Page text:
I recently wrote an article for Hackaday based on my experiences in Shenzhen, especially teaching …
Hackerfarm was originally started as a “hackerspace in context”, and that context was agriculture. It’s the reason we started it out in rural Japan surrounded by rice fields and farmers. We’ve been working with locals on various initiatives to combine agriculture and technology and this gave us insight into how things could be done better.
Based on the projects we’ve worked on over the last three years, we decided it’d be useful to have our own farm plot where we can test out concept ideas and designs as well as have a real testbed where we could see how designs could perform in an actual deployed setting. This would allow us to find issues quickly and fix them without having to take a trip out to a remote field. It’s also a more controlled environment where we can supply internet access via Wi-Fi so we can monitor devices and see how they perform.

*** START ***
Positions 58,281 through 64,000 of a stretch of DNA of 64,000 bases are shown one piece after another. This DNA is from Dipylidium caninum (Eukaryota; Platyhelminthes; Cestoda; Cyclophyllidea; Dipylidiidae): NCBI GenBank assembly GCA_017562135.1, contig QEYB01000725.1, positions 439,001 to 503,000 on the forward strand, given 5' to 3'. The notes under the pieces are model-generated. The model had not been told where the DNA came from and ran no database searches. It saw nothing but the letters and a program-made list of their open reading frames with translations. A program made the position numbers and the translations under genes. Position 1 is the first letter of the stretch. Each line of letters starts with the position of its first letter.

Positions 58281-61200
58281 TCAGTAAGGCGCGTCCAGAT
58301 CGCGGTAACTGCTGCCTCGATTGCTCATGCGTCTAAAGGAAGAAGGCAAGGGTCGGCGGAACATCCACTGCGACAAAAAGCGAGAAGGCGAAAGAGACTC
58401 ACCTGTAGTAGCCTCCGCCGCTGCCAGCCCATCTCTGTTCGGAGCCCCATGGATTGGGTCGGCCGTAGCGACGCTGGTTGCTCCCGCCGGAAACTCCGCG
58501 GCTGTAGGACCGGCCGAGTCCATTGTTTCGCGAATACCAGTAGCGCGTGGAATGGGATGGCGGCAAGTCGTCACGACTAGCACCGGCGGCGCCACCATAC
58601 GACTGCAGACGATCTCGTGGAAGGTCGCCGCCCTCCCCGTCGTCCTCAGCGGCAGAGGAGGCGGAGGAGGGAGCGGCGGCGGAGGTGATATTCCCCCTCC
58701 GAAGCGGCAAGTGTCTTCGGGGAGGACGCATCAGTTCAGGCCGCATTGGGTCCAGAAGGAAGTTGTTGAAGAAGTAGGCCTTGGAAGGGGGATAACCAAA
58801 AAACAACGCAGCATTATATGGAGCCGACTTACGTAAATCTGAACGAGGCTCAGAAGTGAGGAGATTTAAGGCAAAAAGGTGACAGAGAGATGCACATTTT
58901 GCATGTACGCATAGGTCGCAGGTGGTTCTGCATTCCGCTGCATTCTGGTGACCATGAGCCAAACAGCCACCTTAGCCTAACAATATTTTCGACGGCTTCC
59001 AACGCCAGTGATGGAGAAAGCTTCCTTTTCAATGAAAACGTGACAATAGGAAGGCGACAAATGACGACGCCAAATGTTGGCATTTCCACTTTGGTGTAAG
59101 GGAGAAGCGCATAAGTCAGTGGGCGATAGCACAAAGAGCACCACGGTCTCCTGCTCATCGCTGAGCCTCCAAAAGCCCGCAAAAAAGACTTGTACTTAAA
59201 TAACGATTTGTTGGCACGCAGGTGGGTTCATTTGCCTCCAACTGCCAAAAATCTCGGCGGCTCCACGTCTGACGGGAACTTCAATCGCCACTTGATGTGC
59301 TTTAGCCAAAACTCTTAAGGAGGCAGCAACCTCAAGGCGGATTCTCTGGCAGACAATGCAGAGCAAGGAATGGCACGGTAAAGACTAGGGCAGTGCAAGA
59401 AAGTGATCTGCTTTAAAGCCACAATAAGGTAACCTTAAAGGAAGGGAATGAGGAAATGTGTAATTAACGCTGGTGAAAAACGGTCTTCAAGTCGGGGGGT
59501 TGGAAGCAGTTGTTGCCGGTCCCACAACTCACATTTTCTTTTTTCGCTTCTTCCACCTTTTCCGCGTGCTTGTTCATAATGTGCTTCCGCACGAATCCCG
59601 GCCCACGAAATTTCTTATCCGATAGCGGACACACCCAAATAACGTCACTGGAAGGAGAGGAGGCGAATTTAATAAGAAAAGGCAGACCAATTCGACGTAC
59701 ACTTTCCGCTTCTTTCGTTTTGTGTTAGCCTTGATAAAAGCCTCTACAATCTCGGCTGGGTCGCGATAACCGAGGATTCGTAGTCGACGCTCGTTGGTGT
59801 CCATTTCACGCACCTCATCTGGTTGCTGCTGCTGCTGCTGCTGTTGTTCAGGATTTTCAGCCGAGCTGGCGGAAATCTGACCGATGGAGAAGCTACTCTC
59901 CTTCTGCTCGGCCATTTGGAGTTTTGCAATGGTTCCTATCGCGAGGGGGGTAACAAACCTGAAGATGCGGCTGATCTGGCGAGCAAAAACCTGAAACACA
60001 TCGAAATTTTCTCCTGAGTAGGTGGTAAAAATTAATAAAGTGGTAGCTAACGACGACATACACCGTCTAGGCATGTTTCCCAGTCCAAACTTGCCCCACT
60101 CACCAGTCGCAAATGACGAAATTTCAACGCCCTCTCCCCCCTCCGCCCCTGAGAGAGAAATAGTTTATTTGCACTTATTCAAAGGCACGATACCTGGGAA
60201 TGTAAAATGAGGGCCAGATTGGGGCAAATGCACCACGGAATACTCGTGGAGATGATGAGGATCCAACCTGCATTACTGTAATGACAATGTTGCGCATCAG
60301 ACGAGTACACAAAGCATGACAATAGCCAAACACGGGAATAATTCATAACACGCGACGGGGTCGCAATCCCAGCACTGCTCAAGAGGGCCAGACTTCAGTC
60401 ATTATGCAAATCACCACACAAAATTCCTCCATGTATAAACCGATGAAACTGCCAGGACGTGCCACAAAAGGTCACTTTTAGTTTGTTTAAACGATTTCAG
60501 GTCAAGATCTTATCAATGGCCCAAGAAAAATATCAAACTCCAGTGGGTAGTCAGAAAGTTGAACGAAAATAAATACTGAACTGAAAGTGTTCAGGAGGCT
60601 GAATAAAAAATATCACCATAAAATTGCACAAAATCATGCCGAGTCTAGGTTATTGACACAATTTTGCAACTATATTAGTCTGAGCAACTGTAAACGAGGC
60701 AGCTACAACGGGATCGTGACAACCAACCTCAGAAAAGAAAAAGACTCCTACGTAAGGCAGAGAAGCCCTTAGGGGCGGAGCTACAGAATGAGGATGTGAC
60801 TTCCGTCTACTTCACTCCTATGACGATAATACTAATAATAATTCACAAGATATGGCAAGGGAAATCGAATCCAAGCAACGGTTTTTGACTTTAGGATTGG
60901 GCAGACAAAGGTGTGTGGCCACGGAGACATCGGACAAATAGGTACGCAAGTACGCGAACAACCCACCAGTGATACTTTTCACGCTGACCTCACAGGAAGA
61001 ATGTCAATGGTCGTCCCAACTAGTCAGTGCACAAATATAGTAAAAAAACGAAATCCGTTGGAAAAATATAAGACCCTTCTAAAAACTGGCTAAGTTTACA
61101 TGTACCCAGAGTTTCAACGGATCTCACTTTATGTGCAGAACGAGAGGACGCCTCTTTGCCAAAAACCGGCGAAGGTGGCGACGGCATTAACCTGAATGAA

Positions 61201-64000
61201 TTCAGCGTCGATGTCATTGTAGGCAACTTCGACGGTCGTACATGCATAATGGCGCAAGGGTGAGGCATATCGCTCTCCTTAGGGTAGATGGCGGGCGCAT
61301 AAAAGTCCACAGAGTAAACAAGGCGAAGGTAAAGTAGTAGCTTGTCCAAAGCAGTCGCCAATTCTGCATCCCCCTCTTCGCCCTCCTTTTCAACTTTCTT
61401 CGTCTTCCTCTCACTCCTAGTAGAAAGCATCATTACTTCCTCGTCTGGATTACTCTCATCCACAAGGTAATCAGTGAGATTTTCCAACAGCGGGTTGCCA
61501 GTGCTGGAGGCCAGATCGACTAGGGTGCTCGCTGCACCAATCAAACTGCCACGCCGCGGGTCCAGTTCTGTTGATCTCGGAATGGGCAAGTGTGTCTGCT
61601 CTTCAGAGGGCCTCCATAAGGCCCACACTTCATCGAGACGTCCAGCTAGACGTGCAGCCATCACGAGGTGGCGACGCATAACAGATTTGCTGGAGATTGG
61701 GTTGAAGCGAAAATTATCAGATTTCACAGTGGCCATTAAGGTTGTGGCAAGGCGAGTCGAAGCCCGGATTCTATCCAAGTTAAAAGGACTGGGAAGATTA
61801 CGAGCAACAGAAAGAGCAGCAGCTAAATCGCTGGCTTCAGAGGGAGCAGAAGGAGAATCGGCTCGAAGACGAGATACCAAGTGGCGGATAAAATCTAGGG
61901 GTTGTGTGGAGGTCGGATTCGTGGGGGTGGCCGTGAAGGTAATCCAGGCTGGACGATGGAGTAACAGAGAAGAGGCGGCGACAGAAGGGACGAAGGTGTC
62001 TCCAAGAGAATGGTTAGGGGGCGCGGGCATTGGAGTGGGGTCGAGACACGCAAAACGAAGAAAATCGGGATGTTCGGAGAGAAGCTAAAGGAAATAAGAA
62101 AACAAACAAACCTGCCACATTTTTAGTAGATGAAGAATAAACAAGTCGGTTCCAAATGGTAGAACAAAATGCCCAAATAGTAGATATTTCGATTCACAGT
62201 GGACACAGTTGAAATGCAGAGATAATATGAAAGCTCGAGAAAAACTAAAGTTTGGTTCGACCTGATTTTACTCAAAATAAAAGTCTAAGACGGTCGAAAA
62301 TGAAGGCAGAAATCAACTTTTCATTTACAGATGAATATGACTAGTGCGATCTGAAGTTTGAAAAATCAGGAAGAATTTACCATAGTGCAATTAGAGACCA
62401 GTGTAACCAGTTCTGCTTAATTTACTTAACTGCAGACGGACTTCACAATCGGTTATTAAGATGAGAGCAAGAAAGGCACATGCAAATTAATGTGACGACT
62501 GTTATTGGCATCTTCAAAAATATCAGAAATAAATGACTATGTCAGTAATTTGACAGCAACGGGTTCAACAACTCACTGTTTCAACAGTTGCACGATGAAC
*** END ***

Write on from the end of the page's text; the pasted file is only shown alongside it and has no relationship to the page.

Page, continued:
Farm Lab is also a chance for us to learn more about local farming techniques and experiment with various growing styles in a quantitative way. Adrian, a 30 year veteran agricultural engineer from Mexico, will be experimenting with ideas he’s had with partner planting and assisted tilling. Jacinta is interested in growing techniques, sustainable farming, and the farm data analytics. It’s really exciting to be starting out with this and hopefully it will lead to a lot of useful technologies as well as more collaborations. You can find out more about FarmLab on the hackerfarm wiki.
In the meantime, you can check us out prepping the plot for FarmLab in the gallery above. It consists of moving in bamboo we’ve harvested from the grounds around our guest house for our raised beds, measuring the plot size and contour lines for irrigation and drainage, and planning out where each grow area will be.